Published: 29 September 2021
Mr Chairman and AMMTC Leader of Brunei Darussalam,
Your Excellency Dato Paduka Seri Haji Awang Halbi bin Haji Mohd Yussof
Excellencies and Distinguished Delegates
Ladies and Gentlemen
A very good morning. Selamat Pagi.
1. I would like to express our sincere appreciation to Your Excellency, Pehin Halbi, and the government of Brunei Darussalam for hosting the AMMTC meetings this year. As with the 21st SOMTC meetings in July, the resumption of the meetings demonstrates ASEAN’s commitment to tackle transnational crime.
2. Transnational crime threatens all our countries and has persisted amidst the ongoing COVID-19 pandemic. Our efforts to tackle these threats must also evolve with the threats; close cooperation between ASEAN Member States, as well as our regional and international partners, remains paramount.
3. Cybercrime, terrorism, and drug trafficking continue to be the key areas of focus for Singapore.
4. Cybercrime is a rising global threat. More devices are being connected to the internet. People are transacting more online. These provide opportunities for criminal syndicates to exploit vulnerabilities to make money. Cybersecurity experts project the total net cost of cybercrime to reach US$10.5 trillion annually by 2025, up from US$3 trillion in 2015.
5. Singapore saw an increase of 11.2 per cent in the crime cases reported in the first half of this year, largely fuelled by a rise in scam cases, which rose 16 per cent compared to a year ago. Scams now accounted for 43 per cent of all crimes in Singapore.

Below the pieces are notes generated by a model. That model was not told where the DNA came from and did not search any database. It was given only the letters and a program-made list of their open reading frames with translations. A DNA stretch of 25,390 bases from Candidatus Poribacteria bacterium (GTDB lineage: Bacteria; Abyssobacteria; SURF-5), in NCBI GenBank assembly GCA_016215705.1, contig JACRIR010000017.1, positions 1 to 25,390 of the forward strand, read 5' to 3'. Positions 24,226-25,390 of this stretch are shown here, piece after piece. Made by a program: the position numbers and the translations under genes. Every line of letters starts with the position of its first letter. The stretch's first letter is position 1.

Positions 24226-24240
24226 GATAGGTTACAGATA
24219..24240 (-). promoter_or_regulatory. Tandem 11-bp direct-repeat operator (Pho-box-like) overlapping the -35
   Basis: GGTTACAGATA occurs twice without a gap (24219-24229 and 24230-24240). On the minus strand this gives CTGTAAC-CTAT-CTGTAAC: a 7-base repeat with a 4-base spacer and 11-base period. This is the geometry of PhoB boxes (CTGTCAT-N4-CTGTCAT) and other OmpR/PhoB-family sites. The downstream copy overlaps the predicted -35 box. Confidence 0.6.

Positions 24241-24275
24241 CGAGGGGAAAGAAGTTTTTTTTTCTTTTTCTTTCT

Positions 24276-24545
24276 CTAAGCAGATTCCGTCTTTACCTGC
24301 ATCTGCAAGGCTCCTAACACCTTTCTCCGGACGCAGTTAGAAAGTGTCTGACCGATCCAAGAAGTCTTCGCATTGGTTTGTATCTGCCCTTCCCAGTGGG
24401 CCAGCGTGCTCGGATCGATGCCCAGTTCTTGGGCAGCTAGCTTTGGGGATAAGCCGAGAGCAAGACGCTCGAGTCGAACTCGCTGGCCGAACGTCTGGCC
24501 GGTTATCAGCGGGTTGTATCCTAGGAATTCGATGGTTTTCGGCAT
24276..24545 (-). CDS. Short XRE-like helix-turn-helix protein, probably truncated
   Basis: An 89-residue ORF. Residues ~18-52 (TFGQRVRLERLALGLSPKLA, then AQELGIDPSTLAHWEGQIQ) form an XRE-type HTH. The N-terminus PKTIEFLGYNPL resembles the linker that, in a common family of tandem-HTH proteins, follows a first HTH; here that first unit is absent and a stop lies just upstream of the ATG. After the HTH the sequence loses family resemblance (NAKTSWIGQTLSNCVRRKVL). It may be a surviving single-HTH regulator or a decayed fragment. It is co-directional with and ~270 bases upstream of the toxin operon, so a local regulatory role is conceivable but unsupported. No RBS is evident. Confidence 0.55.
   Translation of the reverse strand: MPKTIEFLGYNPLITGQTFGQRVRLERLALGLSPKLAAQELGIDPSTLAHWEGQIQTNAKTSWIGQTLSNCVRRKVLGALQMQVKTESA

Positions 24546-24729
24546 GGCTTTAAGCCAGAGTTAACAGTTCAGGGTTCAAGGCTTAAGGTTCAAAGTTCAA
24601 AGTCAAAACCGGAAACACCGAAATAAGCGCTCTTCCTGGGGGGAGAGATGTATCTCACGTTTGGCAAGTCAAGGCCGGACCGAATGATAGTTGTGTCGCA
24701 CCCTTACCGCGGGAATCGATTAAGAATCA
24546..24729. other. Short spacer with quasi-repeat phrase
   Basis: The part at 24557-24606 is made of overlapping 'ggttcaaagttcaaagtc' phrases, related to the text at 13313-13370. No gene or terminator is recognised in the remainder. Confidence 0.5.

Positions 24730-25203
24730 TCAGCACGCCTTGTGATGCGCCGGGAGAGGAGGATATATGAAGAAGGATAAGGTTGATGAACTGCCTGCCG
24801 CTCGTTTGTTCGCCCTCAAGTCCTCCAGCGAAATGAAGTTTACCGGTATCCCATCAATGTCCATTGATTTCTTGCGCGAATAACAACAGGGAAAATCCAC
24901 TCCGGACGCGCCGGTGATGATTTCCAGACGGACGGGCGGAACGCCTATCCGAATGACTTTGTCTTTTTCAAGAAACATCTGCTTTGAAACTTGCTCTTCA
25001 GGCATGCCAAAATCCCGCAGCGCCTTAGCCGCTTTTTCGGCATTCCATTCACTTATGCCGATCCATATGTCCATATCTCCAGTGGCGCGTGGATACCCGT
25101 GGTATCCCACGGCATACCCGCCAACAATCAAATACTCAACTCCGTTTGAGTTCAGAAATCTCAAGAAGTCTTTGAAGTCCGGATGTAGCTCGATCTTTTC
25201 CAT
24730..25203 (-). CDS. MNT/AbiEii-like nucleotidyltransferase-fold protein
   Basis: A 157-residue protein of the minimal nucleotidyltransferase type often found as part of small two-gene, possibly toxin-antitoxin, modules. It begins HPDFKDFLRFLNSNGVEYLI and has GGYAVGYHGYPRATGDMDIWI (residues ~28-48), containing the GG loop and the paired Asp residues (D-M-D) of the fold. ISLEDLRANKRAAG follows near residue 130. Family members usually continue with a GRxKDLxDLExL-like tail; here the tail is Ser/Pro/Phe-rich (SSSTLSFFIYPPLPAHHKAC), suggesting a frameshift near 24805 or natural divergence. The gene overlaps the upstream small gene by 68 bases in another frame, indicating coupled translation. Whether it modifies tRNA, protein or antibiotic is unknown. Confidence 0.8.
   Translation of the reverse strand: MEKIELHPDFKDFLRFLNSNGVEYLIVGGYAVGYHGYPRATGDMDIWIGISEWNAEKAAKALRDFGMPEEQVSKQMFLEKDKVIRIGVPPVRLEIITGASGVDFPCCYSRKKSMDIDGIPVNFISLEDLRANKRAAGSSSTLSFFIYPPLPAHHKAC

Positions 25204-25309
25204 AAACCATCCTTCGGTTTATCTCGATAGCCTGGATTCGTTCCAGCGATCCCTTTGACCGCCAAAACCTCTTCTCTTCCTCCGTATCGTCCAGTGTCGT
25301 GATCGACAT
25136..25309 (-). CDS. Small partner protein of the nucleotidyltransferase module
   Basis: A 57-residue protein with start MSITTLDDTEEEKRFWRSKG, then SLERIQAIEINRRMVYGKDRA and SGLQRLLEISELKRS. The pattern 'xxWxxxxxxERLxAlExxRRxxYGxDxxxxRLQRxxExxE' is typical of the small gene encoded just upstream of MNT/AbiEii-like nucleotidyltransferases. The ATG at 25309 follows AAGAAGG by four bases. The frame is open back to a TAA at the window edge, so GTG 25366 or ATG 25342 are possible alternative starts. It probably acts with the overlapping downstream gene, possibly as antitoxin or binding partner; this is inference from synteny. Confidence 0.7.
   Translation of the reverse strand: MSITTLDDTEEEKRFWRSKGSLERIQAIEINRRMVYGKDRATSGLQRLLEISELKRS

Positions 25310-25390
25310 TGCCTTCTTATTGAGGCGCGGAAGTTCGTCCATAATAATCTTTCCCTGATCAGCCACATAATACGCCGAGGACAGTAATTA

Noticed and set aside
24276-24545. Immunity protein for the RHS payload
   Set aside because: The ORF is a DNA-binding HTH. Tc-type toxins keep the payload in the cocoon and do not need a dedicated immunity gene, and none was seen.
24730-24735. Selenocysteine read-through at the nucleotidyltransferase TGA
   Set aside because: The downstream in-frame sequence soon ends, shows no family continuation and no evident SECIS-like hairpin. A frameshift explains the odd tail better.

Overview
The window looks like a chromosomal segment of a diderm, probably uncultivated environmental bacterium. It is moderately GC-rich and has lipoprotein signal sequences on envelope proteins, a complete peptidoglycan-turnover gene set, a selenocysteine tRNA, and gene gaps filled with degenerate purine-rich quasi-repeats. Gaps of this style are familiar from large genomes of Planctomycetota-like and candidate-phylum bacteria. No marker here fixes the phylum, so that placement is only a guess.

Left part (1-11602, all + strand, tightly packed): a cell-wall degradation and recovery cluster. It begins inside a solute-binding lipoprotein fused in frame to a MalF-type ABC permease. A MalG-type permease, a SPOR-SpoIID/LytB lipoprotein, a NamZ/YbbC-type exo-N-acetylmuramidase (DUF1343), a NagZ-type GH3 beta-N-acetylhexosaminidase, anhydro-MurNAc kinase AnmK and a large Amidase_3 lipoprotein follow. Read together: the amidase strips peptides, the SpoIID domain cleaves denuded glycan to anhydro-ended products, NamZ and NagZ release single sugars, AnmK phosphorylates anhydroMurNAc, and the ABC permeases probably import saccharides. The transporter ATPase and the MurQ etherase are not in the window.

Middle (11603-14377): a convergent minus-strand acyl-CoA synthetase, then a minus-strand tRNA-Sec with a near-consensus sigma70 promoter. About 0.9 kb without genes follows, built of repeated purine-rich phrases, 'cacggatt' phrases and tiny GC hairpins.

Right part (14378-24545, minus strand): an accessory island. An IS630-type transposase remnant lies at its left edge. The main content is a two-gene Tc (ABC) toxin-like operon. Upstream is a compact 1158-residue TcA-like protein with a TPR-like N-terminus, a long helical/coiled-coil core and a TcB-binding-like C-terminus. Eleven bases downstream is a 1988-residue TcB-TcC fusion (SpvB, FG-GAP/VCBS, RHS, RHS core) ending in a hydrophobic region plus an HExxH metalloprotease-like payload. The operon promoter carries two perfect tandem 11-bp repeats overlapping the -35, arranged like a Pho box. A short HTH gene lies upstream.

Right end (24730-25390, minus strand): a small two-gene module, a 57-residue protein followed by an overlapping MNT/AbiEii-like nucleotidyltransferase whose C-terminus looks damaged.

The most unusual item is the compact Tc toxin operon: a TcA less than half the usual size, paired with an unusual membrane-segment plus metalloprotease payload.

6. Cybercrime has been enabled by the use of enhanced encryption technologies, which allow cybercriminals to hide their criminal activities and evade detection by law enforcement agencies. Cryptocurrencies have become a popular choice for cybercriminals to cover their tracks while moving their illegal gains with ease.
7. As cybercrime evolves, we must also upgrade our arsenal of tools to deal with this threat. At the national level, we need comprehensive national strategies, strong legislation, as well as effective enforcement.
8. No country can win this fight alone. Most scams are committed by transnational crime syndicates. Countries need to work closely together to combat cybercrime.
9. An example is Operation HAECHI-I, a transnational joint operation supported by the Republic of Korea and coordinated by INTERPOL between September 2020 to March this year. It involved investigators and law enforcement agencies from Cambodia, Indonesia, Laos, The Philippines, Singapore, Thailand, Vietnam, China and Korea. More than 500 arrests were made and US$ 83 million intercepted across Asia-Pacific.
10. Between June and September 2021, the Singapore Police Force and the Royal Malaysia Police conducted a number of joint operations that led to several arrests in both countries and the dismantling of three transnational internet love and job scam crime syndicates.
11. Strategic partners such as INTERPOL also play an important role in building up our defence against cybercrime. Despite the ongoing pandemic, the ASEAN Desk at the INTERPOL Global Complex for Innovation (IGCI) has continued its regional capability and capacity-building efforts with ASEAN Member States.
12. I strongly urge all ASEAN Member States to second suitable law enforcement officers to the ASEAN Desk to leverage INTERPOL’s networks, knowledge, intelligence, and capabilities to fight cybercrime.
13. Besides cooperation between our law enforcement agencies, we must also strengthen partnerships with the private sector. The services that they provide touch every aspect of our citizens’ lives, from telecommunications, banking, e-commerce, and social media. Hence, there is a crucial role for the private sector in preventing and stopping cybercrime.